Pregnancy and Migraines
In women with a history of migraines, pregnancy may or may not have an affect on their frequency and severity. In previous studies, a majority of women experienced a decrease in migraine frequency, particularly during the second and third trimesters. During pregnancy, these headaches are treated primarily with acetaminophen, since many medications can cause problems for the developing fetus.
An Overview of Pregnancy and MigrainesHeadaches are quite common during pregnancy. Most of these are tension headaches; however, migraines can also occur during pregnancy.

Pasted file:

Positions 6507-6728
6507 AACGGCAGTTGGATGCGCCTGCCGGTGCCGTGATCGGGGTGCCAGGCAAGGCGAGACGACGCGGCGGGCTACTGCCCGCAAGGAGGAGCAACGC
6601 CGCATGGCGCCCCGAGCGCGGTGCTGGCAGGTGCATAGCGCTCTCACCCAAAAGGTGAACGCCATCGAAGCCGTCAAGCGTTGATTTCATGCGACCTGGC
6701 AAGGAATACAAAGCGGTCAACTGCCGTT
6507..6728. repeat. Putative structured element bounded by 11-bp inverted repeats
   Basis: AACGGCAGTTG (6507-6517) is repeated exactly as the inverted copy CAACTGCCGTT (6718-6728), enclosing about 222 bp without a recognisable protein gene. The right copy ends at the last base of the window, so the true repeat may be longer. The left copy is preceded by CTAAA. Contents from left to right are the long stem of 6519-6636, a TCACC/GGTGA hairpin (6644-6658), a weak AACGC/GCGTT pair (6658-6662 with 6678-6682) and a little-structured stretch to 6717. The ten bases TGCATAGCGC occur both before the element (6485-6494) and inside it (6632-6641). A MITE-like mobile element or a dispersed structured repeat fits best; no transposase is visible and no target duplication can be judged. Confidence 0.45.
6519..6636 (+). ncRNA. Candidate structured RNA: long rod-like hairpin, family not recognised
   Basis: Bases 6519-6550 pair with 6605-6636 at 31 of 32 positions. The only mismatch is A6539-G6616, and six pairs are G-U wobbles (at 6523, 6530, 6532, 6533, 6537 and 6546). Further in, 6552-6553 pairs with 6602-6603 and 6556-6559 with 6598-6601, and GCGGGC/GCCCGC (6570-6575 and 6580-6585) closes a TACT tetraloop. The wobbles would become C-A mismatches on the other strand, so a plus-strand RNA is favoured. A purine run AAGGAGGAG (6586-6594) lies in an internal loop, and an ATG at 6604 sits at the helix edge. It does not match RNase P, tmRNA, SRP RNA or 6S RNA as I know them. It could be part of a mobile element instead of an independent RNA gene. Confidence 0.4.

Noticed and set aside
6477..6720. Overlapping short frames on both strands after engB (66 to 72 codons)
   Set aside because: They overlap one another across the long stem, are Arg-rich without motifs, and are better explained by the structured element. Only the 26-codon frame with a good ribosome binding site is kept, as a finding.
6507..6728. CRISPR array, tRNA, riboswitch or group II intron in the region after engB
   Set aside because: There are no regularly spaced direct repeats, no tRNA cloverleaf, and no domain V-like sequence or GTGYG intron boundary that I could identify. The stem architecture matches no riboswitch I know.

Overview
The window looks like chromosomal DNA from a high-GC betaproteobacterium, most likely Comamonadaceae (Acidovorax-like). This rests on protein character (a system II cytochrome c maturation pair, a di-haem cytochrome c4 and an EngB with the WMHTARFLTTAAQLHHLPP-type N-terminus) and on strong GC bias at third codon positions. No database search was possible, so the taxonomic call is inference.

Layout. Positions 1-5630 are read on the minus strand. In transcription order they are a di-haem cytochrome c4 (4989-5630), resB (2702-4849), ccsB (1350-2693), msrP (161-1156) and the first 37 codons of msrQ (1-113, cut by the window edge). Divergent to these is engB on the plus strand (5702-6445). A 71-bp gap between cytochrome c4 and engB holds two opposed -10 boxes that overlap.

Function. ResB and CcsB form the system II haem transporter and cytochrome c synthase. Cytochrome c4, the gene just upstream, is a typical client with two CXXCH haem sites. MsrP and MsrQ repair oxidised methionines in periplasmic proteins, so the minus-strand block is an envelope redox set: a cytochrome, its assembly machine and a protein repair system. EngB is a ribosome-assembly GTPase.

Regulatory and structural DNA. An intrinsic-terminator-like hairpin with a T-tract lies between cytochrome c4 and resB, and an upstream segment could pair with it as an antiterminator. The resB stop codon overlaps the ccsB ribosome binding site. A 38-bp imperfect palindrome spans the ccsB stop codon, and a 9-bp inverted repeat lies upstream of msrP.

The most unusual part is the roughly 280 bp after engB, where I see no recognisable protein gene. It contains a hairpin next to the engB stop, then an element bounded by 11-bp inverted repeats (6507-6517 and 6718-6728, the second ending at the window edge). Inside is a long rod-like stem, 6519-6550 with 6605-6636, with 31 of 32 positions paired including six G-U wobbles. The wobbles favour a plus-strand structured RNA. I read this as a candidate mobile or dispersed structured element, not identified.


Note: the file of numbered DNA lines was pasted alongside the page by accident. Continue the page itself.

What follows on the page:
A migraine headache is a severe pain felt on one, and sometimes both, sides of the head. The pain is mostly in the front, around the temples, or behind one eye or ear. In addition to pain, you may have nausea and vomiting, and be very sensitive to light and sound (see Migraine Symptoms). While migraine headaches can occur at any time of the day, they often start in the morning. The pain can last a few hours or up to one or two days.
Research scientists don't know what causes these headaches. However, there are a number of things that people with migraines tend to have in common. For example:
- Most often, migraine headaches affect people between the ages of 15 and 55, though they can affect people as young as 5 years old
- Many people have a family history of migraines
- They are more common in women
- These headaches often become less severe and frequent with age.
So what about migraines during pregnancy? Are they more or less common? When they do occur, how are they treated?